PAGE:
More than 8 million homes sold last year, a new record. But the surprising thing is the number of people buying second, third and even fourth homes for investment.
2004 was a bad year for stocks, but a banner year for real estate. While a record number of first-time buyers took the plunge, so did a record number of investors.
It may be cold outside, but as far as the real estate community is concerned, it’s already spring. And from the speed with which home buyers are writing those good faith deposit checks, you’d never know the industry is coming off a record year.
“It’s going to be another great year to buy or sell a home. Housing has proven to be such a good investment over the years and that will continue to be the case for the foreseeable future,” says Al Mansell, National Association of Realtors.
First-time buyers are out in force, jumping off the fence in order to take advantage of interest rates which are still at 6 percent or below for a 30-year fixed rate mortgage.
“I’m seeing that a lot of first-time buyers are buying a lot sooner than they used to. They’re not waiting necessarily to save up to 20 percent down,” says Janice Corley Blaney, Elite Residential Services.
Today, you can buy a home with nothing down at interest rates close to the historic low.
Most buyers are getting pre-approved before they even start seeing homes so they know what they can afford to spend. And, with properties still selling quickly, buyers want to know what’s available in their price range.
“I really kind of wanted to see the market now because I know there’s a lot more available in the spring. My lease doesn’t end until August, but if I need to, I can go ahead before that happens,” says Terri Connolly, first time buyer.
Like many buyers today, Terri isn’t just thinking about buying her first home, she’s also thinking about keeping it as an investment.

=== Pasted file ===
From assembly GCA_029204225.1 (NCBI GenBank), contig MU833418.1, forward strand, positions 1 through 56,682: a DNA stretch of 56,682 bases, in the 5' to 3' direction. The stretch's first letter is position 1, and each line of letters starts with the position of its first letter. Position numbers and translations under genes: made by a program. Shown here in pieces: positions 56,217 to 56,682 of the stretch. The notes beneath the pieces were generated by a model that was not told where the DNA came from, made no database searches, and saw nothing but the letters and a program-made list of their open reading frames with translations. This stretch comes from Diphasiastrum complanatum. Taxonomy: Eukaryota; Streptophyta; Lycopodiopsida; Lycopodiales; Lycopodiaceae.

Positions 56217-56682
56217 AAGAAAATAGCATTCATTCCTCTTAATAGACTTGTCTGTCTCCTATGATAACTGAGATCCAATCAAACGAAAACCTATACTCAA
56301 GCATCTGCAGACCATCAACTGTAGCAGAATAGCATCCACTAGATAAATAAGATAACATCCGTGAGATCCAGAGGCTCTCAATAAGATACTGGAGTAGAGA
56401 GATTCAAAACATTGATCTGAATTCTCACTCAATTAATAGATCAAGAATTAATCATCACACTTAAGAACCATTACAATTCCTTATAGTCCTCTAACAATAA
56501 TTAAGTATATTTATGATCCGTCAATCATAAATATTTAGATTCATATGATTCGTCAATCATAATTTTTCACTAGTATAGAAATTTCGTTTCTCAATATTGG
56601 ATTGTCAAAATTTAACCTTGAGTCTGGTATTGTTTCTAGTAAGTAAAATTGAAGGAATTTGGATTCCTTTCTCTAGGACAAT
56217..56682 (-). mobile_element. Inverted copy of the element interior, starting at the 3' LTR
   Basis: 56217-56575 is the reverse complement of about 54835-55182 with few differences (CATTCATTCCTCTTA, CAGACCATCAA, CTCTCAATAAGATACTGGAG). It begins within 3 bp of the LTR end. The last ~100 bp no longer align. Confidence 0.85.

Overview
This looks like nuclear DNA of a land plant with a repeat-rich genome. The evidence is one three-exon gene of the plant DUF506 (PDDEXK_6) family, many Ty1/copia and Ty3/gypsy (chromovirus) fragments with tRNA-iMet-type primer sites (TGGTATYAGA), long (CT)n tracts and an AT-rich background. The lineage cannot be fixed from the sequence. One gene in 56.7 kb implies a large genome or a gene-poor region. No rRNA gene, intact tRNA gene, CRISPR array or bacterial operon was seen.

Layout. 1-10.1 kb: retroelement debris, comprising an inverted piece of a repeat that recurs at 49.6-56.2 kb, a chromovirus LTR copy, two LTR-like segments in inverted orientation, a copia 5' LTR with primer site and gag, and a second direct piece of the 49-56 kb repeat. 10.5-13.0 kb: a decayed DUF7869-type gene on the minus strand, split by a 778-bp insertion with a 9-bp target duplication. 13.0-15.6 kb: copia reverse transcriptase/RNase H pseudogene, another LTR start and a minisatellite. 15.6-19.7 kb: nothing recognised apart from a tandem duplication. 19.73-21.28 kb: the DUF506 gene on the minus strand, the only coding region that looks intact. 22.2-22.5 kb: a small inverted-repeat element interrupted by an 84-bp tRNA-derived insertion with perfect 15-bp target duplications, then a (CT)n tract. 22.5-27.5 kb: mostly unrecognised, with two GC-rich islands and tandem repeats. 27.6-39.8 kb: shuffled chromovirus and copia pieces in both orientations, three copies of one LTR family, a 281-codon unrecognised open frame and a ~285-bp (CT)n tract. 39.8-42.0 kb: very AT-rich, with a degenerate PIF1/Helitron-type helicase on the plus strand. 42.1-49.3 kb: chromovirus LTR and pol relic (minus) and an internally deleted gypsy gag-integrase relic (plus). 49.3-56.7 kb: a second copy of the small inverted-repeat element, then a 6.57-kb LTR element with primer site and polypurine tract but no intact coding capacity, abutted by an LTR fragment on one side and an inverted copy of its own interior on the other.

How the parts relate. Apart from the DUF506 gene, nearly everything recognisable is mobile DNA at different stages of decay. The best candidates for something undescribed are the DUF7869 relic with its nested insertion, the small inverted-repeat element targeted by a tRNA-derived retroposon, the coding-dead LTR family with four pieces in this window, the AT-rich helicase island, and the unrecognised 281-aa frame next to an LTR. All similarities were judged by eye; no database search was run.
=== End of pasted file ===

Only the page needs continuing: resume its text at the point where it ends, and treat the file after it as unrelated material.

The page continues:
Last year, a third of all homes that were purchased in the U.S. were purchased by investors, who planned on keeping them for their investment portfolio. But in Chicago, the number could be even higher.
“It may be slightly higher because most of the buyers today, they’re not selling their places. They’re learning the business of leveraging what you own and renting it out and keeping it and holding onto it and building that financial statement,” Corley Blaney says.
Housing prices are expected to rise another 5 percent this year. So it’s easy to understand why some buyers may be withholding on their 401(k) contributions in order to invest more money in real estate.
“I believe that prices are still rising,” Corley Blaney says.
Which is good news for all home buyers.
While the National Association of Realtors expects another good year, they do predict sales will dip slightly in 2005. They expect the vacation home and investment property market to continue to be strong.
Janice Corley Blaney
Elite Residential Services
1618 N. Wells Street
Chicago, IL 60614
Elite Residential Services
Prudential Preferred Properties